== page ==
Justice for Sri Lanka’s disappeared thousands further delayed

By Kithsiri Wijesinghe

A report by legal experts containing urgent recommendations meant to address enforced disappearances in Sri Lanka will be passed over to yet another committee led by ruling party politicians, further delaying justice for tens of thousands.

The Office on Missing Persons (OMP) tasked with tracing and searching for the missing, handed over its interim report to the president and the prime minister on 5 September.

Hours later, Sri Lanka’s president announced plans to appoint another committee “to study the Report”.

“President Sirisena said that he has received the Interim Report of the Office of the Missing Persons established to look into the missing persons issue yesterday and that a cabinet sub-committee will be established to study the Report,” said his office.

His intention was revealed to a high-level delegation representing leading international donors including Japan International Cooperation Agency (JICA), World Bank (WB), Asian Development Bank (ADB), International Monetary Fund (IMF), United States Agency for International Development (USAID) and Korea International Cooperation Agency (KOICA).

OMP chair Saliya Pieris says that at least 21,000 have disappeared from the predominantly Tamil north and east.

A vast majority of them never returned after surrendering to the Sri Lanka military at the end of the war in 2009 May.

The OMP report, released on the eve of the next meeting of the UN human rights body that is expected to review the country’s rights record, calls for immediate relief to families as well as “prompt and effective” investigation and prosecution of enforced disappearances.

However, it identifies a critical flaw in the judicial process that hinders the delivering of justice to victims.

Conflict of interest

“There is an inherent conflict of interest, with the Attorney-General’s Department being required to act as both the prosecutor of alleged enforced disappearances, as well as to defend the respondents in legal proceedings including in relation to habeas corpus writs,” says the report referring to investigation and prosecution.

“The OMP is of the view that in habeas corpus applications the Attorney General’s Department should not represent the interests of persons who are alleged to be perpetrators but rather should represent the interests of the state in a manner that would respect, secure and advance the fundamental rights of the people.”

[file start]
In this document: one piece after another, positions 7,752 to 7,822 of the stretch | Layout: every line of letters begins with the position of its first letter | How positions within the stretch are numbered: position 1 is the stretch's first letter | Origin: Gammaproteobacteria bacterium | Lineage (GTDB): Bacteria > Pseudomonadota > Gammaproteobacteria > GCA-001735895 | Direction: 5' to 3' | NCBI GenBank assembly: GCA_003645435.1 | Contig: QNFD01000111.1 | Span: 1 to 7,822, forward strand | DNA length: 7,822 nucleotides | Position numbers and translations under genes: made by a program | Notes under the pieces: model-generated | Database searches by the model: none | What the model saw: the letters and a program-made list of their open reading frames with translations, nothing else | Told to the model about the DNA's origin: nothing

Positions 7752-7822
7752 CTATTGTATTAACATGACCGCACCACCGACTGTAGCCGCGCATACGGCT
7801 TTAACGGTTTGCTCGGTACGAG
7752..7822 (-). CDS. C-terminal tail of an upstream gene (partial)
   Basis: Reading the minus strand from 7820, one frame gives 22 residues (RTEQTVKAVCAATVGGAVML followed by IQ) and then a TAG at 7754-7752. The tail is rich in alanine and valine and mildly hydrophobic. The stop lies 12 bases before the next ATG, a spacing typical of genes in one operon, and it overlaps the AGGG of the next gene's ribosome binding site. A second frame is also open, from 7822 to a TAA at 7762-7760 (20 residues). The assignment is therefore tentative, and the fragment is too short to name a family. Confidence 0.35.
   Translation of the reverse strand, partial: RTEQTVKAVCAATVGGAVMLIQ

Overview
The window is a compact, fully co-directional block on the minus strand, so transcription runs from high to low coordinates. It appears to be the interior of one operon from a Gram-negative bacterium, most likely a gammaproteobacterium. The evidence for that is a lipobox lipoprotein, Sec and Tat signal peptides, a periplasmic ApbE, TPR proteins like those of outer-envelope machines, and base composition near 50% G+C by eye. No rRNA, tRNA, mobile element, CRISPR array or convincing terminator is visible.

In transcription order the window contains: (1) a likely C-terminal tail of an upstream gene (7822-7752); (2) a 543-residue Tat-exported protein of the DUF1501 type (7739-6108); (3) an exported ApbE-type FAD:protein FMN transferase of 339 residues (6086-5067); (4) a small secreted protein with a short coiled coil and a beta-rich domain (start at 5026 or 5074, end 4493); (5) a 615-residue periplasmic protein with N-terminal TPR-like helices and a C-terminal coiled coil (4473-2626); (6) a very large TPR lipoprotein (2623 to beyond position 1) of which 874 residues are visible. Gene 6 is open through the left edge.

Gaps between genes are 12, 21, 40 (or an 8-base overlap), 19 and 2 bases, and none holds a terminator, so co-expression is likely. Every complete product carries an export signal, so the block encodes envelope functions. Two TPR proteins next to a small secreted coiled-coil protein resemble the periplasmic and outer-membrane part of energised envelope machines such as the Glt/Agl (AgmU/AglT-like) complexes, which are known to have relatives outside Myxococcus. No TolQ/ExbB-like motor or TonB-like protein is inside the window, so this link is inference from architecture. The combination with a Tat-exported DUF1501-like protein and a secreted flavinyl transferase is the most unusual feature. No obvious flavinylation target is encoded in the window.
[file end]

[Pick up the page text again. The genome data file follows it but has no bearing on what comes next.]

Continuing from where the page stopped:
Nevertheless, the OMP fails to address the conflict of interest with one of its members acting in the dual role of a witness and an investigator.

A commissioner on the OMP, Major General Mohanti Peiris was the chief lawyer (Director General Legal) for the Sri Lankan Army from 2007-10 when the bulk of the disappearances of Tamils took place.

The chair of the OMP, Saliya Peiris, who is yet to comment on this conflict of interest raised by JDS weeks ago, has failed to clear the controversial DG Legal, in the report.

The Report calls for changes in the International Convention for the Protection of All Persons from Enforced Disappearances Act that became law in March 2018 “to capture the full range of perpetrators that may be involved in the commission of enforced disappearances.”

“Amend section 3(3) to expressly recognize the full scope of command responsibility, including the ordering of enforced disappearances.”

Intimidation of witness

It also reveals that ongoing intimidation by state intelligence agencies against witness have been extended to members of the armed forces as well.

“Some individuals suspected of having committed enforced disappearances and related offences are being permitted to remain in positions of power—especially within the armed forces and the police—where they can influence the progress of an investigation. There have been instances where members of the armed forces, who were willing to provide information on disappearances, were subject to harassment.”

The OMP report is the second in two years by a government appointed body to recommend justice and relief to victims in war torn Sri Lanka.

In January 2017, the first ever commission appointed by the government delivered its report on reconciliation authored by the country's civil society activists.

The report running to more than 500 pages by the Consultation Task Force on Reconciliation Mechanisms (CTF) following island wide public consultation was rubbished and rejected by the government.

OMP says that it has relied on the recommendations of previous commissions, including CTF.

The 39th session of the UN Human Rights Council will convene in Geneva from 10 September to 28 September 2018.☐



Journalists for Democracy in Sri Lanka

  • JDS is the Sri Lankan partner organization of international media rights group, Reporters Without Borders (RSF). The launching of this website was made possible by the EU’s European Instrument for Democracy and Human Rights (EIDHR), of which Reporters Without Borders is a beneficiary.